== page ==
Sky Brown has been awake since five o’clock and is bubbling with energy.
In many ways, she is a typical 13-year-old, giggling her way through the conversation but then again she is far from the norm.
She is the youngest member of Team GB at the Tokyo Olympics, a record that would not have been possible if her parents had their way.
Dispelling any suggestion of pushy parents, mum and dad Mieko and Stu, both tried to talk her out of the Olympics a year out from the competition, and understandably so.
In June last year, she misjudged a trick on a high ramp, hit the ground, broke her wrist and hand, cracked her skull, blackened her eye, and was airlifted to hospital where she woke up 10 hours later.
“Seriously, they didn’t want me to skate anymore,” she explains of her parents’ pleas. “But that’s the thing I love. The skateboard kind of belongs to me so I can’t stop. I begged them so much but they told me to take it easy.”
But in no time at all, she was back to her old tricks – literally – and has been pushing herself well beyond the manoeuvre that had proved her downfall last summer.
Her parents’ nervousness is understandable - when she came around in hospital, she readily admits she neither knew who she was nor her parents, albeit momentarily.
“The last thing I remember is thinking ‘I’m going to make this one, just do it’,” she said. “But I didn’t and then boom. And my parents didn’t let me watch the accident originally but I was fine with it. It’s good to fall sometimes, which is why I put it out there. My parents didn’t want me to post it but I was like ‘please cos it was cool’.”
Brown has the ability to make even the most unpleasant of experiences sound like fun, helped partly by the lifestyle she leads in California where she mixes skateboarding and surfing with the homeschooling brought about by Covid-19.
But rather than competing in US or the colours of Japan, where she was born and from where her mother hails, she has opted to be British, her dad’s nationality.
Explaining that decision, she said: “I really feel British. Like, I skate British because British people are chilled and I love British food, curry especially.”
Of her rendition of the national anthem, she says she “kind of” knows it, a song that could be useful as one of the medal contenders.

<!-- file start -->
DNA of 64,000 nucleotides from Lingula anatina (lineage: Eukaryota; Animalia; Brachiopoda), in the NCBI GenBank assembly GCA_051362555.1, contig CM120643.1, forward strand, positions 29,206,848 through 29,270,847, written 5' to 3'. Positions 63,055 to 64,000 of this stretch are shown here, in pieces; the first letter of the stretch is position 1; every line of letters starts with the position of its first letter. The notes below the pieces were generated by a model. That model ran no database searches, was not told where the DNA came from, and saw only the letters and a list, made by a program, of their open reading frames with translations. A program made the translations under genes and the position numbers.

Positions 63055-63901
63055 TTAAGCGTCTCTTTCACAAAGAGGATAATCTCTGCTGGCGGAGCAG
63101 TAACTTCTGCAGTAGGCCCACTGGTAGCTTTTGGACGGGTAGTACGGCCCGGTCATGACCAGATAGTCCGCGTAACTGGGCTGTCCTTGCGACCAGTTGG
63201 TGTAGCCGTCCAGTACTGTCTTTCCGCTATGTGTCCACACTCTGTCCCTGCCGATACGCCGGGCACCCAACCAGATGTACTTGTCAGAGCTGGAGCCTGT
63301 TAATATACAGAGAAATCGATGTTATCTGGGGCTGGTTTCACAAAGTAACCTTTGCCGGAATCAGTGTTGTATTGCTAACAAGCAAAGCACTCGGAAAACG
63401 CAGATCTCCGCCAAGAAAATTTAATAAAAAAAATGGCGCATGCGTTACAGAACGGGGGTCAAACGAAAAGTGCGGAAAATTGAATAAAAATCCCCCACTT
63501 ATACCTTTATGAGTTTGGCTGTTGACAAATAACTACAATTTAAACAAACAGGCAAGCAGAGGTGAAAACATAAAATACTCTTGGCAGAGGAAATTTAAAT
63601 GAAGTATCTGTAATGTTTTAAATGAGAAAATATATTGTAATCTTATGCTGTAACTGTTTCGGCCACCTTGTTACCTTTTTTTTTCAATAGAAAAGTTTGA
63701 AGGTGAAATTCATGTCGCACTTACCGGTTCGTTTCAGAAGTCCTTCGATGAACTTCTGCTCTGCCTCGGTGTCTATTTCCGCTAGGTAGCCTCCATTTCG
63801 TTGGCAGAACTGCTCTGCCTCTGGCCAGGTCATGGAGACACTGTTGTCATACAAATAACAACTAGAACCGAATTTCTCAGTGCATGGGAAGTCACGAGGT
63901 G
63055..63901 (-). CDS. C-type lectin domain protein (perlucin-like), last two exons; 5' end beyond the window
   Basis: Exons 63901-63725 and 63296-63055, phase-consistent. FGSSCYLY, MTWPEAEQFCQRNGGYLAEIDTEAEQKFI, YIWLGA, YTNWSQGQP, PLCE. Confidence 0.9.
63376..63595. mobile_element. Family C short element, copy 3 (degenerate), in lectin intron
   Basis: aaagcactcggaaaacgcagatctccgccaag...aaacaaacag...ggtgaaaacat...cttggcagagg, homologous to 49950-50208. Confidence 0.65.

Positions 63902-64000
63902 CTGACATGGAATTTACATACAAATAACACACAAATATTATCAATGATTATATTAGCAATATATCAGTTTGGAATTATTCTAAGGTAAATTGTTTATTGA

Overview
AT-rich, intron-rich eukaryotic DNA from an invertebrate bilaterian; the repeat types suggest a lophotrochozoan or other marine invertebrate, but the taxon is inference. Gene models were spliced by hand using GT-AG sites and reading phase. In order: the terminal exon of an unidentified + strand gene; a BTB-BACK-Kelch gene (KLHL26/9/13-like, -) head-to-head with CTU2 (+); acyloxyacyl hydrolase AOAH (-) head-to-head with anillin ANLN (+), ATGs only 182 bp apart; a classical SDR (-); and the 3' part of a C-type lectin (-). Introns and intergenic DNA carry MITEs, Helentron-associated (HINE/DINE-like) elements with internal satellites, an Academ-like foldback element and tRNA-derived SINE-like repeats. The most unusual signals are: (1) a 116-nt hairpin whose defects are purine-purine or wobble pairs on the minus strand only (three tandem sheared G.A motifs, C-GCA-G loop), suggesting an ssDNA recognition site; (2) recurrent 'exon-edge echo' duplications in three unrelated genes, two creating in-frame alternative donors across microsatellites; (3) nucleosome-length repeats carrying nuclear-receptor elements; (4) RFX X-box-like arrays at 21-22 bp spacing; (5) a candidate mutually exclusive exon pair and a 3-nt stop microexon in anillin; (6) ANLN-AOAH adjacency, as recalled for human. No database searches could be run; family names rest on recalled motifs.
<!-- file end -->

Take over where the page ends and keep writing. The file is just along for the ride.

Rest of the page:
“I want to get gold - that would be crazy,” she said. “But any medal is good. In fact, being in the Olympics and skating is already good. My goal is to get a gold medal but more than that I want to inspire girls and boys because I feel at the Olympics everyone is watching me. I want to be the little girl going the highest, and some girls thinking if she can do it I can do it too.”
As skateboarding makes its Olympic bow, she looks likely to be its star attraction. Not just her age but her multi-nationality, and adulation from the Japanese public.
Does she have a sense of the pressure and spotlight she is under? “I don’t know, I’m just going to have fun, pretend it’s just me skating and trying my best,” she said. “I don’t feel much pressure.
“I feel like people don’t really know how cool skateboarding is, and how beautiful it can be and how creative it is because there’s not really any rules. You can add your own style, do a trick. I’m excited to show the world how cool it is.”
As for any suggestion – and hope in the case of her parents - the accident might have changed her are wide of the mark. If anything, she is adamant she is keener to push the sport’s and her own limits.
“I hope me and the girls can push the boundaries so we’re almost better than the boys,” she added. “And I like doing scary tricks, it feels better than an easy trick. I feel like when you land something super scary, it feels so good.”
Of the experience of going back on the big ramp again, “I was honestly not scared at all. It actually felt so good, like, it just made me feel alive again because it was kind of crazy how I survived the. I could have died. I’m so lucky and it felt so good to go so high again. I just want to go higher.”